Taiwan starts construction of Danjiang Bridge
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Construction work has begun on the 920-m Danjiang Bridge in Taiwan. It is believed to be the world’s longest single-mast, asymmetric cable-stayed bridge. Spanning the mouth of the Tamsui River that flows through Taipei, the project is integral to the infrastructure upgrading programme of northern Taiwan. It aims to reduce through-traffic on congested local roads by linking Highway 2 on the river’s eastern side with Highway 15, the West Coast Expressway (Route 61) and the Bali-Xindian Expressway (Route 64) on the western side.

In reducing traffic by 30% on the existing Guandu Bridge 5-km upriver, the new Danjiang Bridge will significantly improve Taiwan’s northern coast traffic network and also enhance accessibility throughout the region with the Port of Taipei and Taoyuan International Airport.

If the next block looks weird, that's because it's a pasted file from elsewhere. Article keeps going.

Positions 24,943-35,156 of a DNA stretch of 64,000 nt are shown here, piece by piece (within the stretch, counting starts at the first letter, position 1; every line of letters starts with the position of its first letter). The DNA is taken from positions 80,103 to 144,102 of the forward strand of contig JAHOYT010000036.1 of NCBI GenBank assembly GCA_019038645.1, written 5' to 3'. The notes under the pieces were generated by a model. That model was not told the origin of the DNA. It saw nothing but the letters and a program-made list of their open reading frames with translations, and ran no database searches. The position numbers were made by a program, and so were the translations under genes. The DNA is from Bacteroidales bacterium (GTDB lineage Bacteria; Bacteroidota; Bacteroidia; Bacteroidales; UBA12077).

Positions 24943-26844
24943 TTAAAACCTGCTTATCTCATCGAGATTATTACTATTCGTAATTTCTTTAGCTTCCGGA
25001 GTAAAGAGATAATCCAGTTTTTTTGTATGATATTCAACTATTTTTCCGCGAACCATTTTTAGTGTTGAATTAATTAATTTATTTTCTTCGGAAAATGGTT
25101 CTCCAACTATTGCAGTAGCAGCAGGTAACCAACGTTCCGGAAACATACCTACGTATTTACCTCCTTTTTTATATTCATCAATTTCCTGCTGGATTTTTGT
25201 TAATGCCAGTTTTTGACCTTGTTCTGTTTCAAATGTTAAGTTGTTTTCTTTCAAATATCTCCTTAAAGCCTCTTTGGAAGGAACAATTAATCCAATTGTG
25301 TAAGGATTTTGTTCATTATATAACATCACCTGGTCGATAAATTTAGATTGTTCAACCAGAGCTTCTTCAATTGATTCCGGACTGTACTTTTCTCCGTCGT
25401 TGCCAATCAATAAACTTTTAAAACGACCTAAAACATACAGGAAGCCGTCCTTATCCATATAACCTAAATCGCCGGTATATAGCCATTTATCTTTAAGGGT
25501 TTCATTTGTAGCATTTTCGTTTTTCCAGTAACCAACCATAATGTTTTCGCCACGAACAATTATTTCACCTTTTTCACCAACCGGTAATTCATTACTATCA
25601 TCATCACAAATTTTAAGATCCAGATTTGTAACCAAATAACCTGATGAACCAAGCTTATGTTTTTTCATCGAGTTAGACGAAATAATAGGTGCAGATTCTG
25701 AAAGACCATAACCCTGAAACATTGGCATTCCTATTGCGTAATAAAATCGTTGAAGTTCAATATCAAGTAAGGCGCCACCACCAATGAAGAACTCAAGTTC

The bridge is said to minimise its visual impact by using a single concrete mast to support its main 450-m span with dedicated road, cycle and pedestrian lanes. The design also accommodates future expansion of the Danhai Light Rail network across the Tamsui River.

A Sinotech Engineering Consultants and Leonhardt, Andrä and Partner joint venture with Zaha Hadid Architects, the bridge’s 200-m mast is engineered to be as slender as possible.

Positioned to optimise structural performance as well as views of the setting sun from popular viewing points along the riverbank, the mast’s location also avoids impeding the navigability of the river, explained Zaha Hadid Architects. This single-mast design minimises disruption to the riverbed in accordance with the enhanced protection programmes of the Tamsui River estuary’s ecosystem as a nature reserve.

When completed, Danjiang Bridge is expected to reduce the journey between Bali and Tamsui on either side of the river by 15 km, saving 25 minutes of travelling time for those crossing the river. With a construction schedule of 68 months and budget of NT$12.49 billion (US$405.2 million), the new bridge is scheduled to open in 2024.